NASA’s Latest Plans for Critical Artemis I Moon Rocket Testing

NASA’s SLS and SpaceX’s Falcon 9 at Launch Complex 39A & 39B

NASA’s Space Launch System (SLS) rocket with the Orion spacecraft aboard is seen atop a mobile launcher at Launch Complex 39B as the Artemis I launch team prepares for the next attempt of the wet dress rehearsal test, right, as a SpaceX Falcon 9 rocket with the company’s Crew Dragon spacecraft aboard is seen on the launch pad at Launch Complex 39A as preparations continue for Axiom Mission 1 (Ax-1), Wednesday, April 6, 2022, at NASA’s Kennedy Space Center in Florida. The Ax-1 mission is the first private astronaut mission to the International Space Station. Ax-1 crew members Commander Michael López-Alegría of Spain and the United States, Pilot Larry Connor of the United States, and Mission Specialists Eytan Stibbe of Israel, and Mark Pathy of Canada launched on April 8 from Launch Complex 39A at the Kennedy Space Center. Credit: NASA/Joel Kowsky

NASA is planning to proceed with a modified wet dress rehearsal, primarily focused on tanking the core stage, and minimal propellant operations on the interim cryogenic propulsion stage (ICPS) with the ground systems at Kennedy. Due to the changes in loading procedures required for the modified test, wet dress rehearsal testing is slated to resume with call to stations on Tuesday, April 12 and tanking on Thursday, April 14. Wet dress rehearsal is an opportunity to refine the countdown procedures and validate critical models and software interfaces. The modified test will enable engineers to achieve the test objectives critical to launch success.  

Engineers have identified a helium check valve that is not functioning as expected, requiring these changes to ensure safety of the flight hardware. Helium is used for several different operations, including purging the engine, or clearing the lines, prior to loading propellants during tanking, as well as draining propellant. A check valve is a type of valve that allows liquid or gas to flow in a particular direction and prevents backflow. The helium check valve is about three inches long and prevents the helium from flowing back out of the rocket.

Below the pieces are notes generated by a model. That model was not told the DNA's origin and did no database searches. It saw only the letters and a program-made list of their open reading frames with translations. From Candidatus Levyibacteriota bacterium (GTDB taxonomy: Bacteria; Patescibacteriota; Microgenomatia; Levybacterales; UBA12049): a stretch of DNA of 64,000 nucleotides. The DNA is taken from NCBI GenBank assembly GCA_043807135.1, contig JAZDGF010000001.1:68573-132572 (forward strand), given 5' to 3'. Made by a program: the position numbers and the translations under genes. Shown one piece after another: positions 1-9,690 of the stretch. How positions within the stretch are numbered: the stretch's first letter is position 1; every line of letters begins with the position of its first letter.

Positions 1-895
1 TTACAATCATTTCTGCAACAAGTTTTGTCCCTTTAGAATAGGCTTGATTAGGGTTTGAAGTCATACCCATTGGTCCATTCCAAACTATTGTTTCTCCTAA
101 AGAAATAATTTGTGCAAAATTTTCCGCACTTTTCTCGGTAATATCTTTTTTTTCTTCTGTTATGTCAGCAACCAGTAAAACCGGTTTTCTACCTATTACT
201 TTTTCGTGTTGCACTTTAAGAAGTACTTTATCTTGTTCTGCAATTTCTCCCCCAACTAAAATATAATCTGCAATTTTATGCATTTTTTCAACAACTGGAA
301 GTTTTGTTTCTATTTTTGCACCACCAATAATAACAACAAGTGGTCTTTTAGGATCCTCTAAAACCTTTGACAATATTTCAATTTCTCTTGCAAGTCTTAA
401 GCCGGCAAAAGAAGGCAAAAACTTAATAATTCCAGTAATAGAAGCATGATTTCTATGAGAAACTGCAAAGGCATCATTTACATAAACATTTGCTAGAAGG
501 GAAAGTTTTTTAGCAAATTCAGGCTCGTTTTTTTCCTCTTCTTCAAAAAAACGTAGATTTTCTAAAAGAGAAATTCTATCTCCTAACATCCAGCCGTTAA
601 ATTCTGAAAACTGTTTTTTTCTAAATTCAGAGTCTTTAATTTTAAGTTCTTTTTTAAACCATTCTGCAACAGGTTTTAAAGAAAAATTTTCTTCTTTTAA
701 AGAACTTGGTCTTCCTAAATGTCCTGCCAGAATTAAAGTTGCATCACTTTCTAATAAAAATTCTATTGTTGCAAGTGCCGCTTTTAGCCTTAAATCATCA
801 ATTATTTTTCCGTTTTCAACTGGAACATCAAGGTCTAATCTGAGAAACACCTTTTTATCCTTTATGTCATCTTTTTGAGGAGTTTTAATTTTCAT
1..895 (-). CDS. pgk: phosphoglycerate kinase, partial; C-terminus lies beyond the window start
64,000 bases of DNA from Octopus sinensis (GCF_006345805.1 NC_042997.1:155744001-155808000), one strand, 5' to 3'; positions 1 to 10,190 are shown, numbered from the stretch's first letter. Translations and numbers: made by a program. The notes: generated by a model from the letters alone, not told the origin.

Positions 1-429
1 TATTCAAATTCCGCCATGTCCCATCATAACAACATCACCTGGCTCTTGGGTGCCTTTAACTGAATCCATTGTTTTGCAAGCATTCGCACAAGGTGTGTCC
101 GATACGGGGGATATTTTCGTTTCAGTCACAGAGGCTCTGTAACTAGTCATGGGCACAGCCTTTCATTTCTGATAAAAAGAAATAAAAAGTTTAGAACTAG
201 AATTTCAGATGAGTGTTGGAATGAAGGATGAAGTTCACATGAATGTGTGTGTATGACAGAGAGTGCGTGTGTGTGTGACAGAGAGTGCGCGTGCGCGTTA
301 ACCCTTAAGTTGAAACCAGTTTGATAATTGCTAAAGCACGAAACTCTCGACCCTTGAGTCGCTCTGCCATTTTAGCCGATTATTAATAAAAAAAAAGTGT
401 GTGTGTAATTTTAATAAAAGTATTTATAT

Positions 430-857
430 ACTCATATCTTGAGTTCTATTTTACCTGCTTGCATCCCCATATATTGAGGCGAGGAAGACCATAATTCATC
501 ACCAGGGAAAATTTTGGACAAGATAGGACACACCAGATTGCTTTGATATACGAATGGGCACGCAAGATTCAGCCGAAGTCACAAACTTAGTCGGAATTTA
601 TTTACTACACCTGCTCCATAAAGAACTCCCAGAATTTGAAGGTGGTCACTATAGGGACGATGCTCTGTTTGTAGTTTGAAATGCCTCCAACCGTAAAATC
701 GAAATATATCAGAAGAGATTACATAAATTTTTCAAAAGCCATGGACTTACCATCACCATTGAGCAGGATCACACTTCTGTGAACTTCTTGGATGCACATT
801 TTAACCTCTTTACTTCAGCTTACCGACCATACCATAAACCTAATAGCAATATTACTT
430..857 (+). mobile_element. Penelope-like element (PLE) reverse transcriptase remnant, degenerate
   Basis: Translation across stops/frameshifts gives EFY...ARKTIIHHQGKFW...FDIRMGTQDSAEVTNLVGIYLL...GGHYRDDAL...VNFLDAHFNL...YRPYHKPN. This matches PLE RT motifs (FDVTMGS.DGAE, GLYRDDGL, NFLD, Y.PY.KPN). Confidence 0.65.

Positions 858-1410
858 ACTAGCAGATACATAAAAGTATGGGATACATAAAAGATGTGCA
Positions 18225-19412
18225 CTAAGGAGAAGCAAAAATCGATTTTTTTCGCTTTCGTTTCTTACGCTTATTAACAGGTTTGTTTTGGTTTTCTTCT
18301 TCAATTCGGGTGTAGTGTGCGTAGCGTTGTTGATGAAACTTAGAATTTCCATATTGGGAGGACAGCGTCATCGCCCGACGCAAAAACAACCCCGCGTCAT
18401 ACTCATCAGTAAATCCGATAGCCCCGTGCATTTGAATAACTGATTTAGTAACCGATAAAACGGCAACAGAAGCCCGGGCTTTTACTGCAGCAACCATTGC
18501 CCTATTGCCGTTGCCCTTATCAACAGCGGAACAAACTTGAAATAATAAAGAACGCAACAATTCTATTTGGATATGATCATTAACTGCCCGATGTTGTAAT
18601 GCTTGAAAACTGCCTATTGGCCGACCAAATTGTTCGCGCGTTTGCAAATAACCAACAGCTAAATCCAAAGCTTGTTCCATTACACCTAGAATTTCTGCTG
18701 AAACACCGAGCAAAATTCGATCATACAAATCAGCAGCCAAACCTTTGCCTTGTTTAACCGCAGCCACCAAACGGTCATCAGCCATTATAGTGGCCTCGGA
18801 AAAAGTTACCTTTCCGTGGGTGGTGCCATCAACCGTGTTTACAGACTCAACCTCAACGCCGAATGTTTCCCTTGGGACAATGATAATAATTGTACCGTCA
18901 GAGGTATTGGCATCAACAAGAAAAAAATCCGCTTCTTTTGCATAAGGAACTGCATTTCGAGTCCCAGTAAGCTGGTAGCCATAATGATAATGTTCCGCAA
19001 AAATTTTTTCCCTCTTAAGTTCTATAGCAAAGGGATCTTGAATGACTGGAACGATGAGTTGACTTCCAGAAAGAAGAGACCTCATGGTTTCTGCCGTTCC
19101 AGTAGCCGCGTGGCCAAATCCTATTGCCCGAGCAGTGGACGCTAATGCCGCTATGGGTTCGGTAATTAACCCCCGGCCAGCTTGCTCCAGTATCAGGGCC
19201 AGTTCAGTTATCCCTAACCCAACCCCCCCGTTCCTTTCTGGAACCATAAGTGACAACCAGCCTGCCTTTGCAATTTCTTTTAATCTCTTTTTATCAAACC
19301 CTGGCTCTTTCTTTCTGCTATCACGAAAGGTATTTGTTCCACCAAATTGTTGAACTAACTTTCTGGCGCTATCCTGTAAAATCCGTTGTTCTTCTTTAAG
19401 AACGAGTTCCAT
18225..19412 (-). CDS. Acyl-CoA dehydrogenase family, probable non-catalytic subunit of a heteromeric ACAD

Following the modified test, the Space Launch System rocket and Orion spacecraft will return to the Vehicle Assembly Building (VAB) where engineers will evaluate the valve and replace if needed. Teams are confident in the ability to replace the valve once back in the VAB.   

NASA will host a teleconference to discuss details on Monday, April 11. Check back at this blog for an update on the countdown timeline prior to the modified wet dress rehearsal testing for the Artemis I mission. NASA is streaming live video of the rocket and spacecraft on the Kennedy Newsroom YouTube channel 

4 Comments on "NASA’s Latest Plans for Critical Artemis I Moon Rocket Testing"

  1. NASA just will not stop until they murder a dozen more Astronauts.

  2. Let’s see….This machine did not pass the test that confirms it is ready for flight. We should modify the test to avoid that which caused a test failure. Oh, goodness, it happened again with a different part. Modify the test again, avoiding that part entirely.

    Rinse and repeat. Rubber seals do not work properly when it is cold outside…..

    • William Adama | April 11, 2022 at 5:21 pm | Reply

      And don’t forget to forget all the foam that falls off during ascent to orbit, because it hasn’t actually killed anyone…oh…wait…

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